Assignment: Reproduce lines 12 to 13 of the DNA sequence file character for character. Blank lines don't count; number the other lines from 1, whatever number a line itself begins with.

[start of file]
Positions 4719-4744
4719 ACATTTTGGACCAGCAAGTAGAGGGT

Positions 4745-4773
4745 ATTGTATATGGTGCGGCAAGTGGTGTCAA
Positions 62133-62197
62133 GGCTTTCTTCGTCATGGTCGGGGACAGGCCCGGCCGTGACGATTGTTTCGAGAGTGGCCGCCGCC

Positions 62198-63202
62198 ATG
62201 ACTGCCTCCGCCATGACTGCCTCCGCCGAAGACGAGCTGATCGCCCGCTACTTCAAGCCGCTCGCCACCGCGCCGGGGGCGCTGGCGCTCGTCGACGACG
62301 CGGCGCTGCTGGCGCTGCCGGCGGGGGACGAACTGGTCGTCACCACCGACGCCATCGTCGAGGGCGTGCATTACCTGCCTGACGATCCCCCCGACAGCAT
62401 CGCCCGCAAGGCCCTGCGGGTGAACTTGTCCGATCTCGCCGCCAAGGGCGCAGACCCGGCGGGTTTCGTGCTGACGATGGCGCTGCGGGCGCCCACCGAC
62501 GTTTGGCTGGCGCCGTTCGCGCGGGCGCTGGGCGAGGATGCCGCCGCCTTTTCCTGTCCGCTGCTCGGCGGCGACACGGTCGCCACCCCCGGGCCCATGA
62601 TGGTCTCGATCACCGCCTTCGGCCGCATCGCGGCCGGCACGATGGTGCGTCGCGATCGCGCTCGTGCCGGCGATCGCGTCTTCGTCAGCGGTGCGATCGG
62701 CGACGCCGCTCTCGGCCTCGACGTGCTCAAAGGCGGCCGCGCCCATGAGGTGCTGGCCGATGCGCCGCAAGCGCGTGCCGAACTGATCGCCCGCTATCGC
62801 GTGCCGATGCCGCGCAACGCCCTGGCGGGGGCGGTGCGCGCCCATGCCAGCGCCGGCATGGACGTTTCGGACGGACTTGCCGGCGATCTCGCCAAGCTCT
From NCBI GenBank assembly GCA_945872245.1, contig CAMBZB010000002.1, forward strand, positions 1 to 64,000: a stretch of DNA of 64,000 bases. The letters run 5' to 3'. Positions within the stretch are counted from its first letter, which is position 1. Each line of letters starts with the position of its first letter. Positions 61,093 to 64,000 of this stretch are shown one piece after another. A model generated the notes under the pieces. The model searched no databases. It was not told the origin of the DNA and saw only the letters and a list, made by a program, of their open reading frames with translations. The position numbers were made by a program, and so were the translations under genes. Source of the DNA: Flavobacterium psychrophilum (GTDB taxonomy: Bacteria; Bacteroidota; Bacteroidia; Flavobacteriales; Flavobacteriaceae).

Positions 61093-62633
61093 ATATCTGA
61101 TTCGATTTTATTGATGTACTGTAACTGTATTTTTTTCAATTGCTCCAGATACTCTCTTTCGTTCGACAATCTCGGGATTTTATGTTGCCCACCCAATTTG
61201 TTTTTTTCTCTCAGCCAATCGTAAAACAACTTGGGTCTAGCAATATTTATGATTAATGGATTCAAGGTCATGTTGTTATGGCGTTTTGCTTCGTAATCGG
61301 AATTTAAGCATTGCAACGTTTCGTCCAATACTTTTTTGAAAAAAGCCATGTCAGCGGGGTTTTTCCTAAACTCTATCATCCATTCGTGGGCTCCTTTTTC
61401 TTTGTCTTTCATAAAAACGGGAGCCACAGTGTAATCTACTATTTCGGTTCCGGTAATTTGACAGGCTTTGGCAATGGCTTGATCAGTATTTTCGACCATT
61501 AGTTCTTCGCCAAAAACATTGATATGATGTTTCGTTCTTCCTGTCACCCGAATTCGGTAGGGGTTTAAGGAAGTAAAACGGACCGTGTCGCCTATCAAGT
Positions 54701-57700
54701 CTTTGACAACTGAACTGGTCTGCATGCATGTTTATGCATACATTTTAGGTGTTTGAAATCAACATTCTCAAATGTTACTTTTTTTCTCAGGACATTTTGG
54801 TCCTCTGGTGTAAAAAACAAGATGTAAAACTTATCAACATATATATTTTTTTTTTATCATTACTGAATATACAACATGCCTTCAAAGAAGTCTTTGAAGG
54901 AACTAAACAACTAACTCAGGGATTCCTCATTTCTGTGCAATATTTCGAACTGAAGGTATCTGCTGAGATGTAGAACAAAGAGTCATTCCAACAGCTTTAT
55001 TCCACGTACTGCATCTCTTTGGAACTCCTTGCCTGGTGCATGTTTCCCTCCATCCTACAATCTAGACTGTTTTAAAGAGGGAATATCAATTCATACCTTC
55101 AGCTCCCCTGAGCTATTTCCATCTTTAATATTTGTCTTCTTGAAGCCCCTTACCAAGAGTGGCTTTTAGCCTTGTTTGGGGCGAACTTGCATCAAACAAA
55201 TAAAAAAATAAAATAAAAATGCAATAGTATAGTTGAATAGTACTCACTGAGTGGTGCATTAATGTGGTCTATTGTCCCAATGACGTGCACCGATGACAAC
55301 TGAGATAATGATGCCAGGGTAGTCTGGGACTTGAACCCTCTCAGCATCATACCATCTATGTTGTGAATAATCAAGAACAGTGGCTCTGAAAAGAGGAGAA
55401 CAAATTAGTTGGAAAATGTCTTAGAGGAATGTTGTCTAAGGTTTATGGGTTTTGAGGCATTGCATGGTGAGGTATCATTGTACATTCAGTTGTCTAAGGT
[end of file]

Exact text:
62501 GTTTGGCTGGCGCCGTTCGCGCGGGCGCTGGGCGAGGATGCCGCCGCCTTTTCCTGTCCGCTGCTCGGCGGCGACACGGTCGCCACCCCCGGGCCCATGA
62601 TGGTCTCGATCACCGCCTTCGGCCGCATCGCGGCCGGCACGATGGTGCGTCGCGATCGCGCTCGTGCCGGCGATCGCGTCTTCGTCAGCGGTGCGATCGG